Texans lay claim to a dynamic medical history.
The state has borne witness to deadly disease outbreaks, the establishment of world-renowned medical institutions, and the discovery of therapeutics and cures. Today, the health care industry represents a significant share of the Texas economy, contributing more than $108 billion to the state’s gross domestic product, according to the Bureau of Economic Analysis. Yet, despite the fundamental role medicine has played in shaping the growth and development of the state, a comprehensive and authoritative medical history of Texas remains unfulfilled.
With the development of the Handbook of Texas Medicine, the Texas State Historical Association (TSHA) proudly presents a unique opportunity to address this disparity.
The genesis of this initiative began in the early 1990s with an initial effort by TSHA to increase the number of entries pertaining to the history of medicine in the larger Handbook of Texas. Of the more than 27,000 entries currently included in the larger Handbook of Texas, approximately 652 focus on topics related to the history of medicine in the state. Existing Handbook entries include notable biographies, overviews of prominent health care facilities, and details of epidemics within Texas communities.
As a TSHA special project, the Handbook of Texas Medicine will add 400 new entries featuring a broad array of topics, as well as revise several hundred existing entries. New Handbook entries will promote a greater understanding of the past while providing valuable context for present-day issues and crises. Upon completion, the Handbook of Texas Medicine will become the first state-based online medical encyclopedia in the U.S.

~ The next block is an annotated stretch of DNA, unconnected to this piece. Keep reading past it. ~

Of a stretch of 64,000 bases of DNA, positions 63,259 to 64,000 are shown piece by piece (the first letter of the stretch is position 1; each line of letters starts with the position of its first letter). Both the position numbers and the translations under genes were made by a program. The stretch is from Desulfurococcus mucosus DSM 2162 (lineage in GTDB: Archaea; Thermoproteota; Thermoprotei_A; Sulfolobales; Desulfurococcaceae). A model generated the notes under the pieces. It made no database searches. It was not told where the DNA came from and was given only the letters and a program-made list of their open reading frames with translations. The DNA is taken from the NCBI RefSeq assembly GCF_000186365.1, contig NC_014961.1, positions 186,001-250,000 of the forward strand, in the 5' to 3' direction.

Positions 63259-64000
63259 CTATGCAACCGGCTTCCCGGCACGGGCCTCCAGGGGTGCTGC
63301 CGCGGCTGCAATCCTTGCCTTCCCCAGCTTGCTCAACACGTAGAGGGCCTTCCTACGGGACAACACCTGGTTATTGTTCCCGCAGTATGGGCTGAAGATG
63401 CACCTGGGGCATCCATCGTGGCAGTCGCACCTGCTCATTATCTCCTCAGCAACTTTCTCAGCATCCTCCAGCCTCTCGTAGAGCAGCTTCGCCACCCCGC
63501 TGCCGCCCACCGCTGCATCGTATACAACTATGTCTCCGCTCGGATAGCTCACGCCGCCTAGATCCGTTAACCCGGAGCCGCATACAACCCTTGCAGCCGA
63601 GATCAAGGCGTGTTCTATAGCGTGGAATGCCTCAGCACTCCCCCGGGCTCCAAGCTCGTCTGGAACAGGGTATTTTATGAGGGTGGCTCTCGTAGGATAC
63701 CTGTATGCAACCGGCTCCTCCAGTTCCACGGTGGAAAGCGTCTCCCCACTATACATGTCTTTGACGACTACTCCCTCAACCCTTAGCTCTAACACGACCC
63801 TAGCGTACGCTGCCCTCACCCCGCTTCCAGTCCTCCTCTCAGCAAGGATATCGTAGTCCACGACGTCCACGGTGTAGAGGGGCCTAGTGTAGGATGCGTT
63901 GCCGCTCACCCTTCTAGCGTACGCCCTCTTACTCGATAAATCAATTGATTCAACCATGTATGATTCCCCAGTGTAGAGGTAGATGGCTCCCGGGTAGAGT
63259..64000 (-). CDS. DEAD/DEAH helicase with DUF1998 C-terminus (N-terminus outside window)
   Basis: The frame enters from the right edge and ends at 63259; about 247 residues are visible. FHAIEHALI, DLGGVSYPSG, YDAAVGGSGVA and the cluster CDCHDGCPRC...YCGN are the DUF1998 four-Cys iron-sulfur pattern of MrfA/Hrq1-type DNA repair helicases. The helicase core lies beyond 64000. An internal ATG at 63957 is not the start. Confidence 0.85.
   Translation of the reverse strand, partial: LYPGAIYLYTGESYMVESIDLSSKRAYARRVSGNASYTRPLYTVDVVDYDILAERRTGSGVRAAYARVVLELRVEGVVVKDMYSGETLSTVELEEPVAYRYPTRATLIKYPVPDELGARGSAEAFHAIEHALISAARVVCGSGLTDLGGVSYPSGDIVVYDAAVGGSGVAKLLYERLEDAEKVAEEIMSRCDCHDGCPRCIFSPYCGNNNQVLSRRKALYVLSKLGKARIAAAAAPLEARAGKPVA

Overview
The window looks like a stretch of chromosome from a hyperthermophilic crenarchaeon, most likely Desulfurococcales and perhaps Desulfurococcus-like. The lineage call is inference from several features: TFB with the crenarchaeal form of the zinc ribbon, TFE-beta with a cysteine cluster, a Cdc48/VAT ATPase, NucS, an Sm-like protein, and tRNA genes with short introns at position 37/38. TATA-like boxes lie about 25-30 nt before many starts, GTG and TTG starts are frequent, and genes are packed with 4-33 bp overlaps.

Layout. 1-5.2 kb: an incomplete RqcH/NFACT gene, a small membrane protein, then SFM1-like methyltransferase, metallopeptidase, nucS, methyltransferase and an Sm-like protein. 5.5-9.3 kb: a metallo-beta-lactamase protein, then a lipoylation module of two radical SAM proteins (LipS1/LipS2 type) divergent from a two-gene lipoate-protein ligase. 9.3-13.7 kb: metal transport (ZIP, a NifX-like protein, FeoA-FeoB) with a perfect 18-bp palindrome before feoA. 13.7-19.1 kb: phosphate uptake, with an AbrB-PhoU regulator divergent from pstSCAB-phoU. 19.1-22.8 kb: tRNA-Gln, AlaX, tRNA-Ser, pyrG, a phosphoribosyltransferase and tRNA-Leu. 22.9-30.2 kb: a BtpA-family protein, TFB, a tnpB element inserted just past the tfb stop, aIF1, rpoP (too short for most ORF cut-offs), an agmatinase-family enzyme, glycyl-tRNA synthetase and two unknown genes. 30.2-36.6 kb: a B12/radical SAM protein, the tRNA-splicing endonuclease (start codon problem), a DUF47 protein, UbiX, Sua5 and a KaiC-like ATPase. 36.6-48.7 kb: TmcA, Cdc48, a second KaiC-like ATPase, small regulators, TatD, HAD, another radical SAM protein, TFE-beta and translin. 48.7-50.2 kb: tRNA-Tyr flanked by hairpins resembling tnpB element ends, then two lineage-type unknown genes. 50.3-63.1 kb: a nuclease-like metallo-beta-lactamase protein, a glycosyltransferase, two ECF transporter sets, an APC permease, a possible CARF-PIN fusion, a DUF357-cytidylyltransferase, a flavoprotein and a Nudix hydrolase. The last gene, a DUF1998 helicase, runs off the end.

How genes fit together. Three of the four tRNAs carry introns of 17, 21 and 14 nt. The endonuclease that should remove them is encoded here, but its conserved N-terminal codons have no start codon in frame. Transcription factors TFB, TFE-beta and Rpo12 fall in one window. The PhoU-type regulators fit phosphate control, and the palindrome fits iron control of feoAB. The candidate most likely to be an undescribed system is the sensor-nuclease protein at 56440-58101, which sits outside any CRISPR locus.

TSHA is honored to collaborate in this endeavor with two venerable institutions: the Texas Medical Association and The University of Texas Medical Branch (UTMB).
In September 2019, TSHA Board Member Carlos Hamilton, MD, approached the TMA History of Medicine Committee and J. Marvin Smith III, MD, who strongly supported the goals of the project. On Jan. 24, 2020, the TMA Board of Trustees voted unanimously to support the Handbook of Texas Medicine project. By merging research from the hard sciences and humanities, this project will help educate and inspire students to pursue careers in the medical field.
The Handbook of Texas Medicine is led by TSHA Chief Historian Walter L. Buenger, PhD, of The University of Texas at Austin, and medical historian Heather Wooten, PhD, a member of the UTMB faculty. They are joined by an Executive Advisory Committee of physicians, professors, scholars, librarians, archivists, and authors, who assist with various aspects of the project.
We are excited to announce that the editors of Texas Medicine will feature Handbook of Texas Medicine entries in the coming months for readers to learn more about the unique history of medicine in Texas. For more information on the Handbook of Texas Medicine project visit www.tshaonline.org/handbook/projects/texas-medicine.
Tex Med. 2020;117(1):9
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